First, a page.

Great Oak High School senior and Valley News intern Stephanie Lai took to the stage during Tedx Temecula to discuss “Media on the Brink,” Saturday, Sept. 30, at The Old Town Temecula Community Theater.
For Lai the decision to take part in the program which is designed to help communities, organizations and individuals to spark conversation, was not a difficult one. She covered the event last year for Valley News and had some insight into how the event was run, so when the opportunity to speak arose, she decided to take it.
“I saw the impact it had on the people that were watching last year and I thought it was just incredible,” she said. “I wanted to have the opportunity to spread my own ideas in that type of environment.”
Lai, who has no background in public speaking, said she was nervous before attending the first speaker meeting for the event. She took a copy of her speech and powered through the meeting, walking away with so much more than the chance to talk about something she is passionate about before a sold-out crowd.
“The only thing that I really knew was that I was speaking about something that I am interested in,” she explained. “I had to learn all these new skills and take on new lessons that I never expected to learn out of this whole experience.”
Lai said at times she doubted herself and wondered if they chose the right speaker.
“I didn’t really think I was qualified,” she said, adding that it turned into “this beautiful thing,” where the other speakers were willing to do so much to help her to succeed.
During her speech, Lai addressed the importance of credible news sources, reliability and fair and balanced content in articles.
“We are surrounded with instantaneous streams of knowledge, and that has redirected readers from large firm papers to Facebook,” Lai, who is also the editor for the Great Oak High School Gazette said. “After years of listening to strings of unfounded information, I realized what my school needed and what the world at large needs is a sustainable field that focuses on reliability and credibility.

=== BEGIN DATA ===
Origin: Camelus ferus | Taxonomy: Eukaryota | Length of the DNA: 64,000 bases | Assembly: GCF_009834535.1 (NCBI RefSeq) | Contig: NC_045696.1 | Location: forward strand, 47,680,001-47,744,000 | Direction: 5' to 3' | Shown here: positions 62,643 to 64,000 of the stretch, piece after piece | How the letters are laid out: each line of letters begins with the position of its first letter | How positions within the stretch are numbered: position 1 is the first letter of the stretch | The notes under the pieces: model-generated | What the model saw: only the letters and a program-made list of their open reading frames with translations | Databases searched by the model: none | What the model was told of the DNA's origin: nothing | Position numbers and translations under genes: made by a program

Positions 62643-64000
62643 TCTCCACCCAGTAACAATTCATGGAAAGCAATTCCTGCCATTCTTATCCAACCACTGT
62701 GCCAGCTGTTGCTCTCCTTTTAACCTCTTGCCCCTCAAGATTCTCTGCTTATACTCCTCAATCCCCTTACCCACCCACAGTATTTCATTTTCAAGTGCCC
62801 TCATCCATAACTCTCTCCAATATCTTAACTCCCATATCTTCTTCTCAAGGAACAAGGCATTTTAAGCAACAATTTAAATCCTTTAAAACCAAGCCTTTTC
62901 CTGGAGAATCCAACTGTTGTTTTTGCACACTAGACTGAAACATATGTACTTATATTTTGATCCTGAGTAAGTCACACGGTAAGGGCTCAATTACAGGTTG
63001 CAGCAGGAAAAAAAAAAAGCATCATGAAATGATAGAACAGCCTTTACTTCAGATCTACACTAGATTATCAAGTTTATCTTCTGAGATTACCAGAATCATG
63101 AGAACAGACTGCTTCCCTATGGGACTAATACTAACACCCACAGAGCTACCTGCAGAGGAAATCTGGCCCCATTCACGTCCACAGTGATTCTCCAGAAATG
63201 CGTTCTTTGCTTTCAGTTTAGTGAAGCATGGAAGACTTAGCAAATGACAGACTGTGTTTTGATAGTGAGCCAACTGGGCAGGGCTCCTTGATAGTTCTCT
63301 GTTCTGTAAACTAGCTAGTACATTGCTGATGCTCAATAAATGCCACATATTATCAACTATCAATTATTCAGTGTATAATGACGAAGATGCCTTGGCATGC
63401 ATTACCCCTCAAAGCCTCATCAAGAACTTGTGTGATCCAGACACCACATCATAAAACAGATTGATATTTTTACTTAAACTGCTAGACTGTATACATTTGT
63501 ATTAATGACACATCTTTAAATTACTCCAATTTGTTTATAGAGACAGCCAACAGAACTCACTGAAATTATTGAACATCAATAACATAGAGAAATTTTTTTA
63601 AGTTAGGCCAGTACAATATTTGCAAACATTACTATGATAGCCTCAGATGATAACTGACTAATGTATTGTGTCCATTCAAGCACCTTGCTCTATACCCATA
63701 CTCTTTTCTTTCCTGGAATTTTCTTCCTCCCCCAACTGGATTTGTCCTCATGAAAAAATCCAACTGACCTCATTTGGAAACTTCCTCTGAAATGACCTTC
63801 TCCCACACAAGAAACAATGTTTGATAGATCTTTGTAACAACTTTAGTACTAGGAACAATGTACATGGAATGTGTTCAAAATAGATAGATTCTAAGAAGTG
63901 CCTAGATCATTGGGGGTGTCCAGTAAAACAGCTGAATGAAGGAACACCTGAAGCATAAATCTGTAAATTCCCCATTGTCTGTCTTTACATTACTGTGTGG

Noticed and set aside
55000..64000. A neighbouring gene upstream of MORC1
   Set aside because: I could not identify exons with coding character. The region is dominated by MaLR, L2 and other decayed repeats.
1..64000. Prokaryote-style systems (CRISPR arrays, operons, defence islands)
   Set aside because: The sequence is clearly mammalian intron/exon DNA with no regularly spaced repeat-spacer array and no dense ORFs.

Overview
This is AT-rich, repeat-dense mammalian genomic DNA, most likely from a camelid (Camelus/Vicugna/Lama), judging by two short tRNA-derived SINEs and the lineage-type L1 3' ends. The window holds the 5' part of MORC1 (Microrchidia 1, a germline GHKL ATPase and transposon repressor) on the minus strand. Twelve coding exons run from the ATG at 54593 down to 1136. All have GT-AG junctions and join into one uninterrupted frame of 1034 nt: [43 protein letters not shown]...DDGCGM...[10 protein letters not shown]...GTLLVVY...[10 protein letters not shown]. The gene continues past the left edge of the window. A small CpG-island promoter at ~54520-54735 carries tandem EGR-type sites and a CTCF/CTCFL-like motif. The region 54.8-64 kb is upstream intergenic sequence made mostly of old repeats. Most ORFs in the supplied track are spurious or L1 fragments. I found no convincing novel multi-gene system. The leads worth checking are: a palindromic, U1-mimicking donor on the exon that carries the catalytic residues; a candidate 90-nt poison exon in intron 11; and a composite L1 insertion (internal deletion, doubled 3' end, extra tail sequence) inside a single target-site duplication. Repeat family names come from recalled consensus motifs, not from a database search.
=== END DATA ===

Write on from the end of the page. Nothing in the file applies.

“This is what I would like to convey to you today, not that we can stop the dramatic shift in journalism, but how we as individuals can combat a reliance on non-credible sources of news. And that comes from understanding credibility. The difference here is that professional journalism is not the clickbait we find online. Professional journalism focuses on fair and balanced content, while sensationalist articles lure you in for a click.”
Lai said the answer to the problem is a simple one.
“You can’t get your news from 15-year-olds on Twitter. Yes, anyone can point a camera and publish a video, but journalism creates a filter of truth. Without this, we are all just 15-year-olds sharing on any platform that will listen to us,” she explained. “Point being, we all see something when sharing a story. And that story ends up having millions of faces, but for journalism, there’s only one. It’s giving not the story you want to hear, but the facts you needed to know. All else is an interface of rumors.”
Lai said that while it was scary and required a lot of training on her part, working on TEDx was, “totally worth it.”
“For myself, the experience was really transformative,” Lai said. “It was more than just going up there and talking about something I was interested in.”
She said that it was an amazing feeling afterward as people came up and thanked her for sharing her thoughts on the media and news.
“Having those dialogues with the people I was talking to, it was amazing to have people realize that journalism is important.”
Other speakers at the event included Temecula Councilman Matt Rahn, Dr, Jerry Hinson,Patrick . Murphy, Adam Rideau, Aaron Hardin and Rachel Mason.